Aids and secretaries.ber of aids not exceeding four, and secretaries not exceeding two, as he may judge proper, each to have the rank, pay, and emoluments of a lieutenant-colonel.
Sec. 6. President may appoint an inspector general. And be it further enacted, That whenever the President shall deem it expedient, he is hereby empowered, by and with the advice and consent of the Senate, to appoint an inspector-general, with the rank of a major-general, and the major-generals and inspector-general shall each be entitled to the following pay and emoluments, viz.: Pay and emoluments of major generals and inspector general.one hundred and sixty-six dollars monthly pay, twenty dollars monthly allowance for forage, when the same is not provided by the United States, and fifteen rations per day, or money in lieu thereof, at the current price; They may appoint aids.and shall be and they are hereby authorized to appoint two aids, each of whom shall have the rank, pay, and emoluments of a major. President may appoint an adjutant general;And at the time aforesaid, the President is further empowered, by and with the advice and consent of the Senate, to appoint an adjutant-general, who shall have the rank pay and emoluments of a brigadier-general. Assistant inspectors to every separate portion of the army;And the President is hereby authorized alone to appoint, from time to time, when he shall judge proper, assistant inspectors to every separate portion of the army, consisting of one or more divisions, who shall be deputy adjutant-generals thereof respectively, and who shall be taken from the line of the army, and allowed, in addition to their pay, eight dollars per month; and inspectors and sub-inspectors to each brigade and corps.and likewise to appoint inspectors and sub-inspectors to each brigade and corps of every description, at his discretion, taking them from the line of the army, and they shall each receive, while acting in said capacity, an additional pay of six dollars per month.
Sec. 7. Also a quartermaster general, physician general and paymaster general. And be it further enacted, That in case the President shall judge the employment of a quartermaster-general, physician-general and paymaster-general or either of them essential to the public interest, he is hereby authorized, by and with the advice and consent of the Senate, to appoint the same accordingly, who shall be entitled to the rank, pay and emoluments which follow, viz.: quartermaster-general, the rank, pay and emoluments of a lieutenant-colonel; physician-general and paymaster-general each the pay and emoluments of a lieutenant-colonel. Provided,Proviso, enabling the President to make appointment of certain officers in the recess, whose commissions shall expire at the end of the session of the Senate thereafter. that in case the President shall judge it expedient to appoint a commander of the army, an inspector-general, adjutant-general, quartermaster-general, physician-general and paymaster-general, or either of them, in the recess of the Senate, he is hereby authorized to make any or all of said appointments and grant commissions thereon, which shall expire at the end of the next session of the Senate thereafter.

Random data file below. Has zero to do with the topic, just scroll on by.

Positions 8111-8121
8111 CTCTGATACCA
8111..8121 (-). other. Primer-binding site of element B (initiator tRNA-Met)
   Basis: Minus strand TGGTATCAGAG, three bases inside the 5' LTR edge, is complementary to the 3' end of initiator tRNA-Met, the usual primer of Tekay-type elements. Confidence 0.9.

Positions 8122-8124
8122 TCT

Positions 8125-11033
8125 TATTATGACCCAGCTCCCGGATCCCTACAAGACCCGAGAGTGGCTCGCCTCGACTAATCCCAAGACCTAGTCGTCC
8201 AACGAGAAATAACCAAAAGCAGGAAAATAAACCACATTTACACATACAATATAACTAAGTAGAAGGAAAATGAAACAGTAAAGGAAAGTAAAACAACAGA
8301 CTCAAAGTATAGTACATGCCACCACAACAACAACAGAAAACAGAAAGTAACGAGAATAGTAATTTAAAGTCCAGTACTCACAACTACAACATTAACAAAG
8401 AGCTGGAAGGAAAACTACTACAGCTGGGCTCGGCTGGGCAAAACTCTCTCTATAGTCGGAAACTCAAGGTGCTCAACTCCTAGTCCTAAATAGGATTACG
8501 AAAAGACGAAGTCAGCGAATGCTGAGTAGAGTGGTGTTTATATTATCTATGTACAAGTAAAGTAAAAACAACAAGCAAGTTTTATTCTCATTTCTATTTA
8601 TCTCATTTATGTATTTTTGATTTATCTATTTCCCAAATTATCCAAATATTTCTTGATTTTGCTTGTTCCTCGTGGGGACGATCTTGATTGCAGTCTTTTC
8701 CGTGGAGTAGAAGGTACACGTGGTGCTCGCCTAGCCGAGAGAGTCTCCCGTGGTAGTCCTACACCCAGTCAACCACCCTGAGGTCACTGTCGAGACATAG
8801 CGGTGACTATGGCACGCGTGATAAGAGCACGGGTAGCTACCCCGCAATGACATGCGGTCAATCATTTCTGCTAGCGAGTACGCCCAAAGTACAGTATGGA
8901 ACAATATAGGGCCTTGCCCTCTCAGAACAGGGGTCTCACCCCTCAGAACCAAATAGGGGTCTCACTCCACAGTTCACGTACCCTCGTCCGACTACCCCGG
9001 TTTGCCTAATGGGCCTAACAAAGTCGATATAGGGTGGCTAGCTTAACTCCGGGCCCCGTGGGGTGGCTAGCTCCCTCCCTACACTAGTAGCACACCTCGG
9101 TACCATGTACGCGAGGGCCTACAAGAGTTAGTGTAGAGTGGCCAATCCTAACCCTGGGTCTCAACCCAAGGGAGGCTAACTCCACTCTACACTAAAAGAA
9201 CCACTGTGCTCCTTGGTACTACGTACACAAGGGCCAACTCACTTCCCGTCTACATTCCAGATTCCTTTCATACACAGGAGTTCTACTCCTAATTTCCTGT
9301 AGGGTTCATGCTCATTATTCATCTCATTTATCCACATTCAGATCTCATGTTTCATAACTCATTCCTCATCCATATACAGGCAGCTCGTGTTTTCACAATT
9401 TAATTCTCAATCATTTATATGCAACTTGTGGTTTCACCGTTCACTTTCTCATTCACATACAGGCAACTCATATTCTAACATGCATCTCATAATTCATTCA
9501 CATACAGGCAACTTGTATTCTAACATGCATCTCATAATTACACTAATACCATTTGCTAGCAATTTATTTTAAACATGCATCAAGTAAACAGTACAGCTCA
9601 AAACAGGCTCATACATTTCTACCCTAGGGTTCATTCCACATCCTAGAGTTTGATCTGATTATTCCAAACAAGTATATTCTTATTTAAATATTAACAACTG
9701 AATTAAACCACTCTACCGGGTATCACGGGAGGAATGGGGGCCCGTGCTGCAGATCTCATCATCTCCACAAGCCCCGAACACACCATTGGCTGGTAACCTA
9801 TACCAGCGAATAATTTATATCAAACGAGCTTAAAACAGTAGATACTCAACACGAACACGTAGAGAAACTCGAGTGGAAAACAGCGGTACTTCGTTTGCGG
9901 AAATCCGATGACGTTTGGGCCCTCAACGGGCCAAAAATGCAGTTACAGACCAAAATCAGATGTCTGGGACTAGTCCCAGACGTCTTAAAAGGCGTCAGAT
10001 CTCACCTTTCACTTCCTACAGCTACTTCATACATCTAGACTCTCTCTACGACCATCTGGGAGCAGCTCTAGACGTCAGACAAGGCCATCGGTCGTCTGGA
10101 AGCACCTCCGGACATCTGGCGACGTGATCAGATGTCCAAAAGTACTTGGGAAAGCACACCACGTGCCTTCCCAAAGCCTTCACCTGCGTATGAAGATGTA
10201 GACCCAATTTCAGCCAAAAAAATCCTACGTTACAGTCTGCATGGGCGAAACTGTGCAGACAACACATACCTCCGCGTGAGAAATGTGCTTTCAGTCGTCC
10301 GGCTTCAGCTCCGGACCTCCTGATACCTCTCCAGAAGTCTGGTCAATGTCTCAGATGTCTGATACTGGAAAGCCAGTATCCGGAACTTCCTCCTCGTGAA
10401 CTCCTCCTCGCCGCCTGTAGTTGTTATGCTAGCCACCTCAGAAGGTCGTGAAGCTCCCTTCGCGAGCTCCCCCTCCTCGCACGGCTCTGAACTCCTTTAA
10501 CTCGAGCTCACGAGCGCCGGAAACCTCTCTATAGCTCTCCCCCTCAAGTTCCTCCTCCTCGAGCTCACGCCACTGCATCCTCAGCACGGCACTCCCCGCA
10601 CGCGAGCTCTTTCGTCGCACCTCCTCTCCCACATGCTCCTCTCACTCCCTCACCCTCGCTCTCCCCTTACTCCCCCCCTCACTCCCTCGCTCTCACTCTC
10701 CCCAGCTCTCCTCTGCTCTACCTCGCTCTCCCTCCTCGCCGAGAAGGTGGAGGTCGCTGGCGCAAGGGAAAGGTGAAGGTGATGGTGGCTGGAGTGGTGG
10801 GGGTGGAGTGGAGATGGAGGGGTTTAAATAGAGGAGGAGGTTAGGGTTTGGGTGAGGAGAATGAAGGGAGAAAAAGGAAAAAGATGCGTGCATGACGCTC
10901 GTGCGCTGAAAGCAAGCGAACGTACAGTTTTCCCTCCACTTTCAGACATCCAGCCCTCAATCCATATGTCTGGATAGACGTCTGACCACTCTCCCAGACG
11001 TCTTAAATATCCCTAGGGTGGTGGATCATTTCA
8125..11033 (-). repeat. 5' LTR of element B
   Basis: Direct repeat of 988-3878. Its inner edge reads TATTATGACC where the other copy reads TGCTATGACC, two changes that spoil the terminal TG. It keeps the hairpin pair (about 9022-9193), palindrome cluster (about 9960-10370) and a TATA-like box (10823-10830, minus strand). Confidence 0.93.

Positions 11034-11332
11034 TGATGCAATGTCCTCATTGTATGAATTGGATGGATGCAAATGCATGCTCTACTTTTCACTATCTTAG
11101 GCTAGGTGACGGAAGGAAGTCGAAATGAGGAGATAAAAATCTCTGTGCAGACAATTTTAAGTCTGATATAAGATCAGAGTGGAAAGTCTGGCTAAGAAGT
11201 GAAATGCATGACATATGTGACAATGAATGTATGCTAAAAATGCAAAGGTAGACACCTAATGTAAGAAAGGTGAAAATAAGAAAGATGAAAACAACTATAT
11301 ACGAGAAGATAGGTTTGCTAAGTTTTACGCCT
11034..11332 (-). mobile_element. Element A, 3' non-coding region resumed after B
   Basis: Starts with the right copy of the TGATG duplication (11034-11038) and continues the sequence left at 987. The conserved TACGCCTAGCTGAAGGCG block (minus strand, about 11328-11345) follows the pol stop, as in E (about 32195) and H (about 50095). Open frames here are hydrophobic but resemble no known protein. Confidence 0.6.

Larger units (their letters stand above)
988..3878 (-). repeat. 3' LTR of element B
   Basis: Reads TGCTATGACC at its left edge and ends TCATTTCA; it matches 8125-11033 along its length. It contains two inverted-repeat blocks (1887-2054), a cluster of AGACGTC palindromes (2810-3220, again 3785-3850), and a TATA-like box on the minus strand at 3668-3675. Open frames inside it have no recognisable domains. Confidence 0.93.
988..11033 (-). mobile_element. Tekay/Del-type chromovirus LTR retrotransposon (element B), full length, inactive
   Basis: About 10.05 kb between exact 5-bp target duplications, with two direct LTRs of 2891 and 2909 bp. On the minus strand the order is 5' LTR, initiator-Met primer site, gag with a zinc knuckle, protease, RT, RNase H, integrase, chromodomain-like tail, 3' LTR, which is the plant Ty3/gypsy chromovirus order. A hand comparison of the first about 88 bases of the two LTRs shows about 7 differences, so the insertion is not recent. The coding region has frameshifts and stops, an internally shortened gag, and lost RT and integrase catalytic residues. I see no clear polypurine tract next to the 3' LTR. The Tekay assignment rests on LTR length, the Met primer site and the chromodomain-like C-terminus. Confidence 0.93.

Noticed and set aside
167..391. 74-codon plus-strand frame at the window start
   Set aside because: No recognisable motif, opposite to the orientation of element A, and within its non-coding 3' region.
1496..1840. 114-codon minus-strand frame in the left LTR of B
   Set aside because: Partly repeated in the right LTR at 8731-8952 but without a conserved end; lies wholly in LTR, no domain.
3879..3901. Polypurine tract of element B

Sec. 8. Former laws respecting the military establishment of the U. States extended to the persons matters and things within the meaning of this act. And be it further enacted, That the laws of the United States, respecting the regulations and emoluments of recruiting officers; punishment of persons who shall procure or entice a soldier to desert or shall purchase his arms, uniform clothing, or any part thereof; and the punishment of every commanding officer of any ship or vessel who shall receive on board his ship or vessel as one of his crew, knowing him to have deserted, or otherwise carry away any soldier or refuse to deliver him up to the orders of his commanding officer; and the law respecting the oath or affirmation to be taken by officers, non-commissioned officers, musicians and privates; and respecting the inserting of conditions in the enlistments; and all other laws respecting the military establishment of the United States, excepting in such cases where different and specific regulations are made by this act—shall be in force and apply to all persons, matters and things within the intent and meaning of this act, in the same manner, as they would, were they inserted at large in the same.Sec. 9. The President may at his discretion discharge the whole or any And be it further enacted, That the commander of the army, inspector-general, adjutant-general, quartermaster-general, physician-general, and paymaster-general, and the general, field and commissioned officers who may be appointed by virtue of this act, shall respectively continue in